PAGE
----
Bond's attitude towards women, sex, and sexuality has also evolved in relation to broader societal changes. Although some of the early films presented images of strong, independent women any nod to a feminist ideal was undercut by Bond's attitude to such female characters. Even the most ardent of Bond fans can't help feel uncomfortable in the way the first three Bonds treated women physically, sexually, and emotionally. Taking their lead from Fleming's source material, the movies reflected a time where chauvinism, even misogyny, was somewhat socially acceptable. But as society moved towards a greater understanding and acceptance of equality EON fell behind the times. Bond's relationship with the two lead female characters in 1974's "Man with the Golden Gun" is, perhaps, the nadir of Bond's attitude to women. Roger Moore himself admitted discomfort in the scene where he threatens to break Andrea Anders arm while Mary Goodnight possibly marks the low point of the characterisation of a leading female in the franchise. But EON, and Bond, learned and grew. The subsequent film, "The Spy who Loved Me", had a female lead who was skilled, professional, competent, and independent. Although she, like most female leads, ends up being saved by Bond, the female facet of the formula was altered so that the relationship between Bond and the female lead was now intrinsic to the plot and not simple set dressing. Bond has evolved a greater appreciation and respect for women and he no longer relates to them simply as sex objects. Indeed, he's had to relate to one as his boss. The prominence of female characters, and Bond's relationships with them, reflects changes in society and culture. "Skyfall", for example, scrapes a pass in the Bechdel Test that gauges how well developed are a movie's female characters.
Bond's attitude to female characters and his attitude to sex also mirror society's changing mores. Bond was in the vanguard of the sexual revolution and the swinging '60s. Bond continued to carry on swinging with guilt free sex with numerous women through most of the 1970s but the '80s heralded a new era of sexual responsibility. Bond could no longer have emotionless sex with numerous partners in the era of AIDS. In has become the norm for Bond to have one or two partners through the course of a movie and, importantly, there is now a more genuine emotional attachment to his sexual partner or partners. Bond has evolved as a more respectful and more responsible lover. The contemporary romantic Bond is closer to the Fleming ideal than the libidinous philanderer of the 1960s and '70 films but without Fleming's troubling views on the role of women in society. Too many women in Bond films, however, remain victims of violence.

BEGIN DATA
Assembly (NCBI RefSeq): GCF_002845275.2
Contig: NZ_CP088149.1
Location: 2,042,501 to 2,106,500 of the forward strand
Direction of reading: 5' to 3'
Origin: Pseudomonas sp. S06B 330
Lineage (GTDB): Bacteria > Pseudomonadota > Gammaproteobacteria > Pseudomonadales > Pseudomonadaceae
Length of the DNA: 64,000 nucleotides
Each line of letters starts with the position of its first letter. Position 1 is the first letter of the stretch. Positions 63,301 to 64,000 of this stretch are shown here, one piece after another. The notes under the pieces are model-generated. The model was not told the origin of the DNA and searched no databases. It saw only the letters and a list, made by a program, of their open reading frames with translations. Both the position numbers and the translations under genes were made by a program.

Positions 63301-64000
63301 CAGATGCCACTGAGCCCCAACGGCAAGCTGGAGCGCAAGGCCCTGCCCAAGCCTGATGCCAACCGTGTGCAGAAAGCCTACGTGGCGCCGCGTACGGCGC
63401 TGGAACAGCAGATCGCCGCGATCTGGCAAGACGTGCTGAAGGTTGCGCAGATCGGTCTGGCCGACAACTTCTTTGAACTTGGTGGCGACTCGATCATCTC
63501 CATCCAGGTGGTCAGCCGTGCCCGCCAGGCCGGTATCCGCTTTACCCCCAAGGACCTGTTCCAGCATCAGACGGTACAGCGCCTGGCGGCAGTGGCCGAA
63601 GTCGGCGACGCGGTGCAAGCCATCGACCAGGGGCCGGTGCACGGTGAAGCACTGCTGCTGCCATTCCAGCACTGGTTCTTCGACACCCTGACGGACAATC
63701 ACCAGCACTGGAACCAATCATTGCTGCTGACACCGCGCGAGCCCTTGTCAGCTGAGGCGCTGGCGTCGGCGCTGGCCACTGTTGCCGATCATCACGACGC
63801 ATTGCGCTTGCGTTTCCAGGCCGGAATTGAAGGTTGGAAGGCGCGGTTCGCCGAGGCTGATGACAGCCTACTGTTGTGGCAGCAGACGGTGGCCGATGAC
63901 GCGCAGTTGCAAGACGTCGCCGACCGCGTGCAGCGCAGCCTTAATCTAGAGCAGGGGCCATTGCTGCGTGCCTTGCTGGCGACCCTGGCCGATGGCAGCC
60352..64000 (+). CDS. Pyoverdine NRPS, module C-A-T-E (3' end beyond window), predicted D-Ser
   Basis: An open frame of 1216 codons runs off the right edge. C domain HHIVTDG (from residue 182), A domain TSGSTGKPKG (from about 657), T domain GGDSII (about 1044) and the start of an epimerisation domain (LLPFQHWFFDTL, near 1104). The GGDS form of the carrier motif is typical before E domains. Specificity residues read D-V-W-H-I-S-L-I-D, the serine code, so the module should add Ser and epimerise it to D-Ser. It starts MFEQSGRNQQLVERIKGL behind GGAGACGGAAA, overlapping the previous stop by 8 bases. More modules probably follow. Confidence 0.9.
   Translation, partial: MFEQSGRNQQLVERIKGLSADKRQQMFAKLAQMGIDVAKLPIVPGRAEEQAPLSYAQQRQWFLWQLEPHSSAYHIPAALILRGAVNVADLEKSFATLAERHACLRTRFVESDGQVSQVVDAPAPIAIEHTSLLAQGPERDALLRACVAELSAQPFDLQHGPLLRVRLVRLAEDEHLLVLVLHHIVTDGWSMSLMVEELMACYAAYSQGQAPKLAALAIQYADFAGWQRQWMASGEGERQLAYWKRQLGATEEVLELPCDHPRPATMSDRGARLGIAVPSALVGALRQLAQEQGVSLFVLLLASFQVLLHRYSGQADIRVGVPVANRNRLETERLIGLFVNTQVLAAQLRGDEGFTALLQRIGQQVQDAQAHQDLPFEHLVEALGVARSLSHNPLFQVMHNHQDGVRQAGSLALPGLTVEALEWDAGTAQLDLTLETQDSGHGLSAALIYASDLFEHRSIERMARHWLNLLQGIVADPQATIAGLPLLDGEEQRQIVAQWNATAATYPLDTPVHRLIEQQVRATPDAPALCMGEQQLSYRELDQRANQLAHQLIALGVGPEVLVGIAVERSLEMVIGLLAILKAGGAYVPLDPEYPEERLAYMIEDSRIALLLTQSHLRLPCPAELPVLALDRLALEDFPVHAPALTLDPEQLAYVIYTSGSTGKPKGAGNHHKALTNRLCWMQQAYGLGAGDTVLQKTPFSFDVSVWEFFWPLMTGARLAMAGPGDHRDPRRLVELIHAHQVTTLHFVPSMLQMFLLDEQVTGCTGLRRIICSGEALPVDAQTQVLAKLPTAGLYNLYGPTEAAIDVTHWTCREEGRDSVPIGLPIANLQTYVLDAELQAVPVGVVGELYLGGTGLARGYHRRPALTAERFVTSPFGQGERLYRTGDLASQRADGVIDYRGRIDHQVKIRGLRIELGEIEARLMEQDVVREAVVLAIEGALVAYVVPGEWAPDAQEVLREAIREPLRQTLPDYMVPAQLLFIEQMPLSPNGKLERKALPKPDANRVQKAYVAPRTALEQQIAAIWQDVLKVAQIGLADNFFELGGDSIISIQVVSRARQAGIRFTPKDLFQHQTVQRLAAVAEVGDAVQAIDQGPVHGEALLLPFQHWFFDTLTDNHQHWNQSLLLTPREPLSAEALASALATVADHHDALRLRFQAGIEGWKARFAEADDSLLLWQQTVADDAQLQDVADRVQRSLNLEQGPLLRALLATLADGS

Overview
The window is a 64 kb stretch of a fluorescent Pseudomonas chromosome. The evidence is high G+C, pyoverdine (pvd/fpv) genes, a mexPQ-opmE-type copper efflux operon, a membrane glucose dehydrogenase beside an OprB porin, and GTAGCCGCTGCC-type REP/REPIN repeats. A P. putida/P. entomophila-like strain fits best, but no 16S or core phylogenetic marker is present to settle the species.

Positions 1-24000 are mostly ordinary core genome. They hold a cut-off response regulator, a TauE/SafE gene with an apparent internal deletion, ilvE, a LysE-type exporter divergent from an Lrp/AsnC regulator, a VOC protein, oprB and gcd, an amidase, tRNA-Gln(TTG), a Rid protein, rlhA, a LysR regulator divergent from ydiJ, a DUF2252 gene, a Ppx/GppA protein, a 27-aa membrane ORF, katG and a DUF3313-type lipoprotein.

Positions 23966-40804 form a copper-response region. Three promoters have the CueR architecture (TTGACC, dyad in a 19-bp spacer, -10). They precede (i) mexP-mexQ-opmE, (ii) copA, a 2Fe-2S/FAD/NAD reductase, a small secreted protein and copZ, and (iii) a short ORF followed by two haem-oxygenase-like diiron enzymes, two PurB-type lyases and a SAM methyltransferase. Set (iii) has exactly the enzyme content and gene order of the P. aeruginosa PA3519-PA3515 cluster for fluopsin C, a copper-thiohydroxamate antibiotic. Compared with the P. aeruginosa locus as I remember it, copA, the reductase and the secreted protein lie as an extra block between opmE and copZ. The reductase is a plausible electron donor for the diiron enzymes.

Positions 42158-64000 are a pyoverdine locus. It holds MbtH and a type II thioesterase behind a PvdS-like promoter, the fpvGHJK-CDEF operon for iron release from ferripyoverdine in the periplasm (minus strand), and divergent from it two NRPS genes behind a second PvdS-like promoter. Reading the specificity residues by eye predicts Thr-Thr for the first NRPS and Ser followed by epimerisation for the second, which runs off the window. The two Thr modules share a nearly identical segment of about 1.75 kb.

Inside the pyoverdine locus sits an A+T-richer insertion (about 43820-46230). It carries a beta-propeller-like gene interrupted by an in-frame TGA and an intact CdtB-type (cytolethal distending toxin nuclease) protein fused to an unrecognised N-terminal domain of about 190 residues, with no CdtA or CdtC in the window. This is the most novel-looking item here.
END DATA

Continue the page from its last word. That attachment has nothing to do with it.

A view that Bond merely reacts and fails to evolve in response to society is too simplistic. Bond has been ahead of social changes, sometimes behind them, or in the middle of them but the trajectory has always been for Bond to dynamically mirror society's prevailing zeitgeist. Bond remaining contemporary and relative is an intrinsic part of success and enduring appeal of the film franchise. Of course, there are those that will always see overt sexism, classicism, and racism in Bond but for the multi-generational and trans-national audience Bond reflects contemporary society. The arc of the Bond films tells us much about our society, our place in the world, and our sense of ourselves. Indeed, in many ways, Bond reflects what the audiences want to see and believe so that the immutable Bond becomes mutable on a personal level.
Bond will continue to evolve just as society inexorably alters. EON do an incredible job of maintaining the comfortable, familiar facets of the Bond character while keeping him modern, relevant, and something of a lens to the zeitgeist. Recent discussions in the press about the possibility of changing Bond's ethnicity or even gender can be seen as controversial and even troubling. The discussions are, however, welcome and exciting, for what other fictional character inspires such a level of discourse not only just among franchise aficionados but across a broader community? The discussion around the evolving Bond reflects the incredibly influential role Bond has across culture and society.